Freelance Torrent Site Admin’s Life Still in Turmoil, 5 Years After Arrest

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In 2017, a special police force arrested the alleged mastermind behind french torrent site T411. The Ukrainian man, who lives in Sweden, describes himself differently as a freelance systems operator. Today "Alex" is sharing his account of what happened, including the dramatic arrest, a family tragedy, and his encounters with pirating police officers.

“I woke up to the sounds of a door breaking down. I got out of bed and saw screaming people running towards me upstairs. I’ve tried to close the door to the bedroom. My wife woke up and started screaming loudly in panic…”

“My first thought was that these people were robbers, or maybe worse…”

t411During the summer of 2017, the French authorities booked a massive success with the shutdown of T411, a popular semi-private torrent tracker with over five million registered members.

Despite France’s three-strikes law, better known as Hadopi, the site managed to gain a spot among the 50 most-visited sites in the country. That reign ended abruptly, which came as a shock to many regular users.

There were other surprises as well. When the news of the shutdown became public it turned out that T411 wasn’t strictly managed by a French team. In fact, two of the alleged “brains” behind the operation were Ukrainians, while the site itself was hosted on Swedish servers.

Following the initial arrests, the authorities haven’t released any additional information. And now, nearly five years later, it turns out that one of the key Ukrainian suspects is still in limbo, unsure whether he will have his day in court.

Today, the former systems operator of T411 is willing to share his story with us. This is done on condition of anonymity, to avoid issues with future employers. We agreed to this as we think it’s important to share his story with a broader public, and will refer to him as “Alex” instead.

It’s important to realize that this is a one-sided account and TF was not able to independently verify all the statements. That said, this story isn’t as much about details as it is about feelings, as will soon become apparent.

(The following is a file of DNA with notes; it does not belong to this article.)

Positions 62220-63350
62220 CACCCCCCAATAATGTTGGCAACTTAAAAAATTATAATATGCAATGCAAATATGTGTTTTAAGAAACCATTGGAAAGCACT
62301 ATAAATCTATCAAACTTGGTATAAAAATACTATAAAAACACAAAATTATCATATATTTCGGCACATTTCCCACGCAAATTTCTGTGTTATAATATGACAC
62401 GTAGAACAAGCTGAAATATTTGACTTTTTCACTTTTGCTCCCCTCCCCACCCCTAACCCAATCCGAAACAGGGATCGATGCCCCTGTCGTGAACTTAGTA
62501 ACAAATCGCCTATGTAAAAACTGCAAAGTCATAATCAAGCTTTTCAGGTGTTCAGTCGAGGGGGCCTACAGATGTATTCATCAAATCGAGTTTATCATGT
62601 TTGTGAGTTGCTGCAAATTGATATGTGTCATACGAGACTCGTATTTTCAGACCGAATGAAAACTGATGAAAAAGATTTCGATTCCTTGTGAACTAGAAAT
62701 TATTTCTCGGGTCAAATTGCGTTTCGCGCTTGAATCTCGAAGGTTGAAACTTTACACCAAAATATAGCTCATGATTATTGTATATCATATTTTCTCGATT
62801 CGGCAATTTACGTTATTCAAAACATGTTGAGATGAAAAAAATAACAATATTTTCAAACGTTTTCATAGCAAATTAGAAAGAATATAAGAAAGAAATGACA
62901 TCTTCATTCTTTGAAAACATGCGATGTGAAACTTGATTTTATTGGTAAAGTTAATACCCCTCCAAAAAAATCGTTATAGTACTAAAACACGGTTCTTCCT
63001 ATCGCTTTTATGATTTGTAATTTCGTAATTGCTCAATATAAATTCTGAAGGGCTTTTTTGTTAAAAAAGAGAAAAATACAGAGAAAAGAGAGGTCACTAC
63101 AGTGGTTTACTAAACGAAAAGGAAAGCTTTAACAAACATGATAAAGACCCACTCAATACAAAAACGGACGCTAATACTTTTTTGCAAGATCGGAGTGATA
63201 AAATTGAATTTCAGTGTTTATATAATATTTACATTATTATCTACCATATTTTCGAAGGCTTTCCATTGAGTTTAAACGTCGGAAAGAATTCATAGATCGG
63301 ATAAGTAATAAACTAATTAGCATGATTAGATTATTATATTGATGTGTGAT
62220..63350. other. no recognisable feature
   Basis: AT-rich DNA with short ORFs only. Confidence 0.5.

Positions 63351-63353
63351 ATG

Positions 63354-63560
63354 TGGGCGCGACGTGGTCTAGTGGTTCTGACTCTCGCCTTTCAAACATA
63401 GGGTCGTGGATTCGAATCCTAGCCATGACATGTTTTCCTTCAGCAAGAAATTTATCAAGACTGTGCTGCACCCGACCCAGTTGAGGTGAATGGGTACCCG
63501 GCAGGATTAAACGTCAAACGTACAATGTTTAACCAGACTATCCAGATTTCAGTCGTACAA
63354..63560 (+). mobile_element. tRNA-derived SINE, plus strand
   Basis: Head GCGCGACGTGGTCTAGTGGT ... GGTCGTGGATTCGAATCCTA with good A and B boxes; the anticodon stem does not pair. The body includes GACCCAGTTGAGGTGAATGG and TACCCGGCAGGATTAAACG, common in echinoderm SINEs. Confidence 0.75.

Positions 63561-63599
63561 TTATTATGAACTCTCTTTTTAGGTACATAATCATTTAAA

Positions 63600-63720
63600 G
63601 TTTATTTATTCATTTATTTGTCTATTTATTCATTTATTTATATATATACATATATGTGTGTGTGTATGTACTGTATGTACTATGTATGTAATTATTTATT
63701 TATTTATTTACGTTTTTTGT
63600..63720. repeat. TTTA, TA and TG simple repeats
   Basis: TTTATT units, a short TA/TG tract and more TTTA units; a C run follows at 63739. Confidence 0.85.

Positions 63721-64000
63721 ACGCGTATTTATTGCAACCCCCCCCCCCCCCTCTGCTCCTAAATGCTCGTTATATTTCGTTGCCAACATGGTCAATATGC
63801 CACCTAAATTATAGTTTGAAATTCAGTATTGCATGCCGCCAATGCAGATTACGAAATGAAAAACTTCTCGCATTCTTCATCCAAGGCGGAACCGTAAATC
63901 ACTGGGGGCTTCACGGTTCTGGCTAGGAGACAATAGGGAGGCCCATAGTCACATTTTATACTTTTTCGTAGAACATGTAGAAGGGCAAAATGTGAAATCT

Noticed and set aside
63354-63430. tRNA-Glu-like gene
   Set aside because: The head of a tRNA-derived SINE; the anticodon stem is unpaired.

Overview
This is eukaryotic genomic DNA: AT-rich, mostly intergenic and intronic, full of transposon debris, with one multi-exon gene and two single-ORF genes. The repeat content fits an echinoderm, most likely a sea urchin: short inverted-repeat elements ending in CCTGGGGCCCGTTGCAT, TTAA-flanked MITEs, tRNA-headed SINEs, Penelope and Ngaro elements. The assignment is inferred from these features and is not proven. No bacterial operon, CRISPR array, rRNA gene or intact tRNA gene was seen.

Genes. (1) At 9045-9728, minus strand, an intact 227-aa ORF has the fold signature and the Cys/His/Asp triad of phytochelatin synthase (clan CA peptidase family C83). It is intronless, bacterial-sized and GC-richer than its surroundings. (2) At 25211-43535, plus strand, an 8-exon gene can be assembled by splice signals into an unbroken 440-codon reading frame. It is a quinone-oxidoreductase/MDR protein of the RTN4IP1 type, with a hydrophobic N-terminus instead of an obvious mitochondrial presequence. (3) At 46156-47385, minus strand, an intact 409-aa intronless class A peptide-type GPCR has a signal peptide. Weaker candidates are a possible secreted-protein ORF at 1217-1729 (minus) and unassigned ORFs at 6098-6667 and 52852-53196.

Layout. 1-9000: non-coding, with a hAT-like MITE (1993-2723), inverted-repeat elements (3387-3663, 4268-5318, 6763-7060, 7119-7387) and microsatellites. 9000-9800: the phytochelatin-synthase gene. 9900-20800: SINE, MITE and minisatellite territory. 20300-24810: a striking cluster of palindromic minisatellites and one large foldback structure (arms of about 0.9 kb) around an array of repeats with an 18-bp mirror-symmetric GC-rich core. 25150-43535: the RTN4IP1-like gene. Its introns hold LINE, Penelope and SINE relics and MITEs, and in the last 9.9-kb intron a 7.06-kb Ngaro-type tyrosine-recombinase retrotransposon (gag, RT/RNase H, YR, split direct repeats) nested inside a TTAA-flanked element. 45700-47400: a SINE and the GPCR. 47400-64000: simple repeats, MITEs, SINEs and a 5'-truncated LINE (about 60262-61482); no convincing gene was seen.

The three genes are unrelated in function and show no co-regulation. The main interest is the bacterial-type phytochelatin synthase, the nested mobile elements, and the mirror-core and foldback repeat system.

This is not an attempt to create sympathy for Alex or judge who’s right or wrong. That’s up to the courts. The main goal is to show the personal stories behind a 2017 headline most people have long forgotten.

A Succesful Startup

Alex’s involvement with T411 starts in 2009. At the time he was still living in Ukraine, where he worked as the technical chief of a system administration department at a large outsourcing company. The Ukrainian company worked for clients worldwide and T411 came in as a regular new project.

The owner of T411 wanted to optimize the site and servers because the site was growing rapidly growing at the time. After inspecting the servers, Alex decided to take the lead on the project, engaging in direct communications with the owner.

From a technical perspective, Alex saw the torrent site as a challenge that required some non-standard solutions. However, he never really discussed anything non-technical with the owner and couldn’t understand much of the front end, as it was all in French.

In 2010, Alex left the outsourcing company and moved to Sweden, hoping to find new opportunities in Europe. When he notified T411 about this decision the torrent site asked him to continue his work on a freelance basis. Without any objections from his former employer, that’s exactly what he did.

In the years that followed the partnership continued. Alex took the lead making the backend run smoothly and even hired additional freelancers when needed. It felt like being part of a successful startup.

“It worked like a small successful startup. I never hid my involvement in this project and didn’t treat it as if I was doing something illegal. I was not involved in managing the content of the site, that part was done by French moderators,” Alex tells us.